Beilby's Beach at Nambucca Heads is located on the south side of the bluffs and is the secluded northern extension of Shelly Beach. It is just south of Main Beach.
George Henry Beilby was the son of immigrants Richard and Jane Beilby from Yorkshire in England. They arrived on the ship the Sir Edward Paget in 1842.
It is not known what attracted them to the colony, but they joined the swell of migrants who arrived in 1841, known as the "greatest flood of immigrants before the gold rush".
They brought four children with them. George was their third subsequent child born in the colony in 1847. His birth was registered at Willoughby, a suburb of Sydney. His father's trade was that of a carpenter which would have made him much in demand in the skill-starved town.
When George grew up, he must have chosen to travel as he married Catherine Wilson in Queensland in 1871. They had two sons in Queensland and five on the Macleay. By 1885 they were on the Nambucca where they had two more children, a son in 1885 and a daughter in 1894.
George was employed as Pilot Boatman assisting Pilot Whaites. A pilot takes the place of the ship's captain when arriving or leaving a port, due to his knowledge of local conditions.
In the infant town of Nambucca Heads, the Pilot and his crew held vital roles. Ships could arrive daily and the pilot's duty was to ensure safe navigation of the ship to the shore. This required not only local knowledge of currents, depths, swells and tides but in the instance of Nambucca Heads, the notorious sand bars.
The Pilot boat would meet a ship as it approached shallow waters. The pilot would then board the ship by climbing a ladder, which could be a hazardous task especially in heavy seas. It is some indication of a pilot's importance that in the modern day USA, a pilot's wage can reach half a million US dollars a year.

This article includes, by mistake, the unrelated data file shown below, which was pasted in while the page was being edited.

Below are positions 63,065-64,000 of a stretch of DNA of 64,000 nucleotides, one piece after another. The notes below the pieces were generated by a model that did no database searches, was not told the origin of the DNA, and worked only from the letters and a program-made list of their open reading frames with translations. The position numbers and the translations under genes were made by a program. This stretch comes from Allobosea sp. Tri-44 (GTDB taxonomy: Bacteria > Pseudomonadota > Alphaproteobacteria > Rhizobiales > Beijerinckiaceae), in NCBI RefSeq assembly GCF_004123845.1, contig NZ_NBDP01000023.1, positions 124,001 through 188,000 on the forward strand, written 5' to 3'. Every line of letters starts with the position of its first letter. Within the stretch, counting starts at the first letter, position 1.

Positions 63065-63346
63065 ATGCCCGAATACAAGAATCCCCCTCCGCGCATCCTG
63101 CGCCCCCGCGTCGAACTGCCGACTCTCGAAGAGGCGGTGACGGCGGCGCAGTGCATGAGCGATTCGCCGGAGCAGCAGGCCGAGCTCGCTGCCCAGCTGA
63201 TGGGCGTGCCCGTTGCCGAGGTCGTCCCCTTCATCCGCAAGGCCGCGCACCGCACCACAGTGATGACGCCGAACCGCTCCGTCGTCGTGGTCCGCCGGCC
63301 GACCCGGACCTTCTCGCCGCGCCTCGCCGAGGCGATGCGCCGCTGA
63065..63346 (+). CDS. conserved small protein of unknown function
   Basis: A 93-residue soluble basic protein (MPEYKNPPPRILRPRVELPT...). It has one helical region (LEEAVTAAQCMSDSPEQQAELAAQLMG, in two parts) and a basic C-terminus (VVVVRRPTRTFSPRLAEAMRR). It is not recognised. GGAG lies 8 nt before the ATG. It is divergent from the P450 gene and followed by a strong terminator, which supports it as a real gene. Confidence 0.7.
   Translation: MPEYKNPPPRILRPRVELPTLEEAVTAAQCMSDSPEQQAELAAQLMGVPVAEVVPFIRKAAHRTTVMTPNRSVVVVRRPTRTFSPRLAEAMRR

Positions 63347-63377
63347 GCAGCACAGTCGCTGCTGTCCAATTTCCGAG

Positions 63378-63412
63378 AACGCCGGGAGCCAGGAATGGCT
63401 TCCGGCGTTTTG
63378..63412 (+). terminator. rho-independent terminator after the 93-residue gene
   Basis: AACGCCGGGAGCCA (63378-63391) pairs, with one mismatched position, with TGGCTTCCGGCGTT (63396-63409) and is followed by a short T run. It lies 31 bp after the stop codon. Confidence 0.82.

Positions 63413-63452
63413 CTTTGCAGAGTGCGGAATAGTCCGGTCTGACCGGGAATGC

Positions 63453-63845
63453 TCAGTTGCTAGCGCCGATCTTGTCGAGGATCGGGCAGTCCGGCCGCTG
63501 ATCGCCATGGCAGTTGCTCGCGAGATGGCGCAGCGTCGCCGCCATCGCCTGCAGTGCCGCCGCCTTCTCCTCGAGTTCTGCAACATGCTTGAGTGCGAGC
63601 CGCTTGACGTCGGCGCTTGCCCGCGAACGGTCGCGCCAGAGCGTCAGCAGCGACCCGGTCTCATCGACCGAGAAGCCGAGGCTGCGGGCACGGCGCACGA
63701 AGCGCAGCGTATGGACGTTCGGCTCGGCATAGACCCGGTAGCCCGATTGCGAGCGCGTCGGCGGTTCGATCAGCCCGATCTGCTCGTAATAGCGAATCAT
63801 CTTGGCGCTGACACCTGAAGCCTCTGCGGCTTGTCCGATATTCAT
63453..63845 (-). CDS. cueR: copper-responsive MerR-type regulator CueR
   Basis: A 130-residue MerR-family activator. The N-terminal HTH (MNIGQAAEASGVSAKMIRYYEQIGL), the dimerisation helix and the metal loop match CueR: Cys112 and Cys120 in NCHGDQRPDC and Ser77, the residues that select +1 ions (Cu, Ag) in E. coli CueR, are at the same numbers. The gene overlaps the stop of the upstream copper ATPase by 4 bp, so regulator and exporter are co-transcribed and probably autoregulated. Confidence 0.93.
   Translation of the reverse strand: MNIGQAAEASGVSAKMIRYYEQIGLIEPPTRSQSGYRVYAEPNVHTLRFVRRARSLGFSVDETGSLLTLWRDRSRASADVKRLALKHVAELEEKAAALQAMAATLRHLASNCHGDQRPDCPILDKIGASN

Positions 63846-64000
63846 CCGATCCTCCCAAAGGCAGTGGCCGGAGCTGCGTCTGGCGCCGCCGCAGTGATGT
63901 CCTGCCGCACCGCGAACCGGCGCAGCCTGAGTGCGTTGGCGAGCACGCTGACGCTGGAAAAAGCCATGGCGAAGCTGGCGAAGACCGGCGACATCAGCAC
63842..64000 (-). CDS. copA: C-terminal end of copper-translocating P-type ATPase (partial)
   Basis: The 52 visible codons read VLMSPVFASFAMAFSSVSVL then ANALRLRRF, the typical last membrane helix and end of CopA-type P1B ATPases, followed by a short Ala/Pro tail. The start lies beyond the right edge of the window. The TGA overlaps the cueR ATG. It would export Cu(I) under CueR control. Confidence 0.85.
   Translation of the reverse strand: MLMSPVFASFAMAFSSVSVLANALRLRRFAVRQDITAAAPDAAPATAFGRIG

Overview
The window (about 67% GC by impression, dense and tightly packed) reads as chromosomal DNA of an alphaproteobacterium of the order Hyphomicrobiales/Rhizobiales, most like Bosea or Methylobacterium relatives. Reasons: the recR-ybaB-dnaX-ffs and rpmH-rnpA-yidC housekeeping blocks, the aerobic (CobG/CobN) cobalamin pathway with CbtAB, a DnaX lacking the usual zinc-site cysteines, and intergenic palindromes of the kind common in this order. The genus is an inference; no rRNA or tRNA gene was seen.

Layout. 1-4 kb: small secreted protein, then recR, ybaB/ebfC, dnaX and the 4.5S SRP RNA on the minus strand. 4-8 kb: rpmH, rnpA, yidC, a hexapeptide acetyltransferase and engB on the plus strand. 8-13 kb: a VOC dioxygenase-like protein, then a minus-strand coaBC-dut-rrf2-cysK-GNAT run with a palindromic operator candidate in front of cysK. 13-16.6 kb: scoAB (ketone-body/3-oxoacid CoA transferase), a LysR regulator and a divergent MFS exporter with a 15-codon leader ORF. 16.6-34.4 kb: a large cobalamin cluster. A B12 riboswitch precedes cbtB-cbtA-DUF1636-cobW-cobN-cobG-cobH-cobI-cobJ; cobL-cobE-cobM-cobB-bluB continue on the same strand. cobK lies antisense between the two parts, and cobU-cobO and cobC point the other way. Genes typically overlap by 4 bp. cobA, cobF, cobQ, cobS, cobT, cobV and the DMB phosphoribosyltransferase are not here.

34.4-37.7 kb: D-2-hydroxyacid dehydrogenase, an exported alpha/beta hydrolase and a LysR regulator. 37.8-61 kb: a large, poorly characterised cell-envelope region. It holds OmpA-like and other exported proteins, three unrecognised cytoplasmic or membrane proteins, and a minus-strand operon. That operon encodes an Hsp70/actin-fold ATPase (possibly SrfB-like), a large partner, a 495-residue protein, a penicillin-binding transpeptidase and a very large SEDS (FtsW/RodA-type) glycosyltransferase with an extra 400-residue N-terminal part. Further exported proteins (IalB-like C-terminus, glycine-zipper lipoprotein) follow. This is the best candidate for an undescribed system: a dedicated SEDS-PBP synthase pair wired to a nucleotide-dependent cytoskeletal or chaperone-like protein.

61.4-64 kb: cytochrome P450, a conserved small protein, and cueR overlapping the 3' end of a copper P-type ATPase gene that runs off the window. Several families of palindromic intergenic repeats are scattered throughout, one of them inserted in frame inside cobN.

The Pilot and his crew were also said to have a medical role whilst transporting the sick and injured and in the case of shipwrecks.
George Beilby was likely a boatman on the Macleay and in Queensland before his arrival at Nambucca Heads. At the time the cedar trade was leading the growth of the area, with there being four busy sawmills requiring sea transport to the Sydney markets.
The Beilbys lived on a reserve near Pilot Hill not far from the pioneer cemetery above Shelly Beach. The creek and beach near the house site became known as Beilby's Beach and Creek. The reserve was for a short time used as part of the first golf course.
Beilby's Beach is known for the location of the tragedy that occurred there when the schooner, the Slippery Charlie, was wrecked in 1866. The ship's rudder stem broke in an easterly gale and she was soon at the mercy of the waves being pounded to pieces on the rocks.
Only one person survived and spent the night exhausted on the beach before walking over the hills to the settlement. Five bodies came ashore. A woman and child were buried north of Beilby's Creek and the men to the south. It was reported that 11 to 17 lives were lost in all.
A photo of Pilot Whaites, his crew and their families shows the men as being distinctively seamen of the day with Whaites and Beilby having full beards and the bearing of naval officers. Included in the photo are their wives and children.
They look like a friendly social group with Valla pioneer Marmaduke England's daughter included. A newspaper report of the time cites Nambucca Heads as being "the liveliest town in the district".
Tragedy was to strike the Beilbys with the death of their last born child Rita at the age of six in 1900. The death of Catherine from cancer soon followed in 1902. George lived on without his wife for another 36 years dying at the age of 91 in 1938. At that time he was living in Port Macquarie.
This story was resourced from the records of the Nambucca Headland Museum and the Beilby family ancestry records.